Hypothesis: Natural enemies of a host insect that has diverged across a major biome boundary will display better survival and higher fitness on hosts from their natal biome. Background: Eurosta solidaginis (Diptera: Tephritidae) forms galls on the goldenrod, Solidago altissima. Solidago altissima has two subspecies, one in the Great Plains and one throughout the eastern United States. Eurosta solidaginis has formed two host races, one on the prairie and one on the forest subspecies of S. altissima. These host races differ in gall size, allozyme frequencies, and morphology. An inquiline beetle, Mordellistena convicta, and a parasitoid wasp, Eurytoma gigantea, are specialist enemies of the larval stage of E. solidaginis and they also consume gall tissue. Both consume plant tissue in the gall as well. Mordellistena convicta is much more abundant in the prairie than in the forest. Methods: We measured the abundance and mass of the parasitoid and the beetle in laboratory choice experiments, common gardens, and reciprocal transplant gardens to test for evidence of local adaptation to galls from their natal biomes. Results: The parasitoid Eurytoma gigantea showed evidence of local adaptation consistent with the geographic mosaic of co-evolution hypothesis. The inquiline M. convicta did not show evidence of local adaptation, as both prairie and forest populations performed better on prairie galls. However, the population density of M. convicta is strongly influenced by interactions with other species that have diversified as the result of the geographic mosaic of co-evolution.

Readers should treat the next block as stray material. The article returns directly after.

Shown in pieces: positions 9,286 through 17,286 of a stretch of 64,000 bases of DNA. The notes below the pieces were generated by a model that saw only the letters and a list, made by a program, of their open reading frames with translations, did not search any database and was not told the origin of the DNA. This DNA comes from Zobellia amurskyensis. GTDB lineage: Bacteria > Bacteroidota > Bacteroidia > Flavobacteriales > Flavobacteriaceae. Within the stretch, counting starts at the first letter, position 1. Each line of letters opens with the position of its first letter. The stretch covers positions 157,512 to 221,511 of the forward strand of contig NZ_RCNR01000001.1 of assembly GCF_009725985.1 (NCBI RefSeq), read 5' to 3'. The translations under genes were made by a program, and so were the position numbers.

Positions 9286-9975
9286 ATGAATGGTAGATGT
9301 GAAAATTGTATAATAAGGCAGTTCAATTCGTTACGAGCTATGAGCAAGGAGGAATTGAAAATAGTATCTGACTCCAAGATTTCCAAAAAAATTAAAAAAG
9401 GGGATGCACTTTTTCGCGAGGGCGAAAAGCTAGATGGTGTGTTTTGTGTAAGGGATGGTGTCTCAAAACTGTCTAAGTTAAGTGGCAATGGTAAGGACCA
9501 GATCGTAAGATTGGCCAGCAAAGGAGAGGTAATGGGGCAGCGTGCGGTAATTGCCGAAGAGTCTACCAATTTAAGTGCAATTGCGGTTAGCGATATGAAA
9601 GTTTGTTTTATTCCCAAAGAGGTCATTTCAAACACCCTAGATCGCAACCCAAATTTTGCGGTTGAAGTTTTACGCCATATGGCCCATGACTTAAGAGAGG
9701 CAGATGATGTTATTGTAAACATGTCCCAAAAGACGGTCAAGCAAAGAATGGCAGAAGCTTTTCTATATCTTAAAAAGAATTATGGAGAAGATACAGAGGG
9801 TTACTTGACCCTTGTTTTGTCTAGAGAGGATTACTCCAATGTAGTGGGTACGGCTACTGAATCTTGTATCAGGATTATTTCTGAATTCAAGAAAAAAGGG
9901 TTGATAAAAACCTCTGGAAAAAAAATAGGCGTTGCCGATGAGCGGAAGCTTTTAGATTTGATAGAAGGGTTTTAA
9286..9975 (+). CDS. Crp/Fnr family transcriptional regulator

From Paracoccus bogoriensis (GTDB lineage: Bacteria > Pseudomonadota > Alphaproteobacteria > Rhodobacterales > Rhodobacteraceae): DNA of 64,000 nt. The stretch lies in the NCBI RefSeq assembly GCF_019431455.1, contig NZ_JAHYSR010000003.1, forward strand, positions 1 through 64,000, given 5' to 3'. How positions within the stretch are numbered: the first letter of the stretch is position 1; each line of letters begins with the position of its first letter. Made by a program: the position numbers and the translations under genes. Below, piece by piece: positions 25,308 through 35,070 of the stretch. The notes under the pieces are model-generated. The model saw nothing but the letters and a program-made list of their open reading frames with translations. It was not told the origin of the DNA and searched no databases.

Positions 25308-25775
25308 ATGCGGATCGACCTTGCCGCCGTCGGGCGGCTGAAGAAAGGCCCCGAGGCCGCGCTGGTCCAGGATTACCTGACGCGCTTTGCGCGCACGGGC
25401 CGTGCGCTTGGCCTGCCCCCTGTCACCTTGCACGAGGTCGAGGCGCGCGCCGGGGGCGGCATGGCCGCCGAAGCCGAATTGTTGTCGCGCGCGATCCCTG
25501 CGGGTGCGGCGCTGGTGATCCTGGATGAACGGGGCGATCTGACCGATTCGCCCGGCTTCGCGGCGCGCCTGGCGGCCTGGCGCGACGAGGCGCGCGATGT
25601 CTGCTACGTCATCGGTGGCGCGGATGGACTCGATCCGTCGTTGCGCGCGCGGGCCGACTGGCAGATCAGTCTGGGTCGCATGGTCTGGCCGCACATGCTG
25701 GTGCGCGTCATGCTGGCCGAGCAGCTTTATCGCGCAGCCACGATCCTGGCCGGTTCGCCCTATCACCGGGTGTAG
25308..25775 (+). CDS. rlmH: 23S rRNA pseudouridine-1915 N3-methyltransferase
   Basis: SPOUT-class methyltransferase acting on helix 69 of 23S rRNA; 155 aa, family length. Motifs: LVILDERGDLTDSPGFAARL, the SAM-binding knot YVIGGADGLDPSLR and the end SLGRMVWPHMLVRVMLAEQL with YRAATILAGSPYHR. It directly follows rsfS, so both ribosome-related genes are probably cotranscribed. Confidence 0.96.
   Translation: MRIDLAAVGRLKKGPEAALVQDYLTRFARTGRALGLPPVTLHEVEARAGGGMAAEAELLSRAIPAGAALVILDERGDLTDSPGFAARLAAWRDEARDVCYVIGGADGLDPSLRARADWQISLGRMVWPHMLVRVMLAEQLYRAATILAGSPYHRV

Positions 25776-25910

|Original language||English (US)|
|Number of pages||17|
|Journal||Evolutionary Ecology Research|
|State||Published - Sep 1 2009|
- Oviposition preference
- Solidago altissima
- Tritrophic interaction